- A simple idea: don’t double-space your text until you’re ready to print it out. You need to see as many lines as possible on screen to get a sense of the flow of your work.
- Keep all your drafts in case you want to go back to an earlier version. Use the Save As function from the File menu to rename the drafts in sequence, with numbers or dates in the filenames. Email drafts to yourself for backups.
Revising and Editing
Word processing comes into its own with the hardest work of good writing—cutting, arranging, rewriting. Get to know what your computer can and can’t do to support you.
- Don’t be deceived by the finished look of text on the screen. Try using the View menu to see more than one page at once. That lets you check whether some of your paragraphs are too long and whether the sections of your paper are balanced. Also print out your paper at least once and read it through critically, checking overall flow and logic. (A writing-centre appointment can help you achieve that perspective too.)
- This may make you want to restructure your essay completely. Luckily, the computer makes that easy with its cut-and-paste functions. If you’re uncertain about where a section should go, try copying rather than moving; then you can choose. You can combine versions easily too. The View menu lets you see a number of windows at once so you can copy from one file to another.
- It’s worthwhile—especially for group work—to use the Comment command from the Insert or Review. You can write notes to yourself or your co-writers that show up beside the text but don’t change its layout. The Track Changes function from the Review menu in Word is also worth learning. Once turned on, it automatically uses different-coloured fonts to show editing possibilities that you can accept or reject later.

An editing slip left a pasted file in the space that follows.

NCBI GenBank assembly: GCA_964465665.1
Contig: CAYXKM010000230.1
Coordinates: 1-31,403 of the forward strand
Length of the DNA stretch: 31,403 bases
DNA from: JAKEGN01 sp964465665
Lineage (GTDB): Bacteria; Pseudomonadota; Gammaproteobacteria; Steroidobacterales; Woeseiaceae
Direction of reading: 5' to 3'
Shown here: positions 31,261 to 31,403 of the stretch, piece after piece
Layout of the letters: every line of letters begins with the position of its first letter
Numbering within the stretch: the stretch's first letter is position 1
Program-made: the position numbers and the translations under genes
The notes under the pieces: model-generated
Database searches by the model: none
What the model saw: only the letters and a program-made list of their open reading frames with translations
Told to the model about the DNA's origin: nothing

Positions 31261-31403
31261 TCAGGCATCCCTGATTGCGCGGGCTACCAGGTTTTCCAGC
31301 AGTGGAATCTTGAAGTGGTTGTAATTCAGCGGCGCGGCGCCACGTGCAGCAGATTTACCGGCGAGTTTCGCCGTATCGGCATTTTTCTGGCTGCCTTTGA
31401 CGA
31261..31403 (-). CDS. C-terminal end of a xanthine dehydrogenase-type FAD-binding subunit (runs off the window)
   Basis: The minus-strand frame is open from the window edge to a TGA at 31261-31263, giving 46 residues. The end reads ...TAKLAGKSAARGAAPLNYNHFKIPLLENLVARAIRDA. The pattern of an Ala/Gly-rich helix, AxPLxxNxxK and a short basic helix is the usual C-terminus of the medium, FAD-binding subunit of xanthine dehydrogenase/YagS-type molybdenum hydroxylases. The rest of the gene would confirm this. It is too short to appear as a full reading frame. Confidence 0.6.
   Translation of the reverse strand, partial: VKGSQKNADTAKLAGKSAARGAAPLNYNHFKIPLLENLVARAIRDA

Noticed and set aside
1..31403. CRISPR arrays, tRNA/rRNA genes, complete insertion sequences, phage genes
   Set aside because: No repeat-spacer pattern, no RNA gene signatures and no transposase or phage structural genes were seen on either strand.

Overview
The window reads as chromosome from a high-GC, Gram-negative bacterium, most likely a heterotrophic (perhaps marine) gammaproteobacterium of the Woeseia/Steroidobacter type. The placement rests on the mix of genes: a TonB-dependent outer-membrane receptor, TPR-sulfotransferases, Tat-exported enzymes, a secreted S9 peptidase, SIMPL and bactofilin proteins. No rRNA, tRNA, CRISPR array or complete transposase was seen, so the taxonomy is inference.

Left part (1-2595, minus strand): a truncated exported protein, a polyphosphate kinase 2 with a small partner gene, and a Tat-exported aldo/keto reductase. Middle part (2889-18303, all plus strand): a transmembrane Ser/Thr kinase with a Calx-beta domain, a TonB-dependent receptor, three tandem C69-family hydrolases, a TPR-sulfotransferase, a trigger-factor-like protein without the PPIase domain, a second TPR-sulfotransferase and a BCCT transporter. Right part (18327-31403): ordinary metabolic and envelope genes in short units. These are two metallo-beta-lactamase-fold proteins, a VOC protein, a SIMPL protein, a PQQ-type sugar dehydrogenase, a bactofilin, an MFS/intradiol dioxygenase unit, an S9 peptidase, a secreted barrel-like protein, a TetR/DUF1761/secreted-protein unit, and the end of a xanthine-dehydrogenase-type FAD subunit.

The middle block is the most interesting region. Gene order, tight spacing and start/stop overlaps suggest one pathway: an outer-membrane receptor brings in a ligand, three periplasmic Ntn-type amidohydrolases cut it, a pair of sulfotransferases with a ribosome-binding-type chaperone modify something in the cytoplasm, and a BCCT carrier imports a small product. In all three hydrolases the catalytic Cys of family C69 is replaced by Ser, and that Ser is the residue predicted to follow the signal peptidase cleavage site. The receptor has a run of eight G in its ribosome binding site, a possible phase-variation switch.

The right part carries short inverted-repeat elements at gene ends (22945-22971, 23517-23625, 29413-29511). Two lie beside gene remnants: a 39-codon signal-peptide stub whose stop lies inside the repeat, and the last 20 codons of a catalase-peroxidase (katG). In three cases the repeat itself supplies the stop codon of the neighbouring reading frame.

- The Review menu offers a number of functions for proofreading and editing that can be helpful if used with care. However, be sure the AutoCorrect option is turned off, or you could end up with nonsense.
- The SpellCheck function can help mend typos as well as spelling errors. Set the language to Canadian English rather than US or UK English. Don’t accept all the suggested changes. If spellcheck flags a word as wrong when you are sure it isn’t (as happens with names and technical terms), then add that word to your built-in “dictionary” so the computer recognizes it the next time. Keep in mind, though, that the computer won’t tell you that you’ve mistyped form for from, much less that you’ve misused principle for principal.
- Only use the Thesaurus (also part of the Review menu) if you already have a good vocabulary and want to be reminded of possibilities when you are stuck for the right word. A thesaurus supplies words in the same general category as the word you’re wondering about, but gives no guidance on meaning or sense.
- So don’t ignore your print or online dictionary as a resource. You will have to look up the words that spell checkers don’t recognize, and also cross-check thesaurus suggestions for exact meanings and usage. Use it instead of a thesaurus when you wonder if a particular word is the right one.
- The grammar checkers built into word processors (again under the Review menu, usually grouped with spellcheck and thesaurus) are seldom useful. About half of grammar-check flags are wrong, and the explanations are not clear. It’s best to leave the box blank for the offer to “check grammar.” For usable advice on sentence structure and grammar, see the files in the Revising section of this website.
- The basic Find function (Ctrl-F) can help you do your own style-checking. For instance, if you know you tend to overuse or misuse a word or phrase, let Find call up each instance so you can see if another wording would be better. Even looking at each use of and, but, or however can help you improve and vary your sentence structures.
- If you hit a tough sentence to revise, go back to your drafting techniques. Give yourself lots of screen space to try out new versions. Do a hard-page return (Ctrl-Enter) and use the rest of the screen to play around with your ideas. It can sometimes help to make a list or other visual structure—use Enter and Tab as much as you like until you see the essential shape of your ideas. Revise, then reformat your text.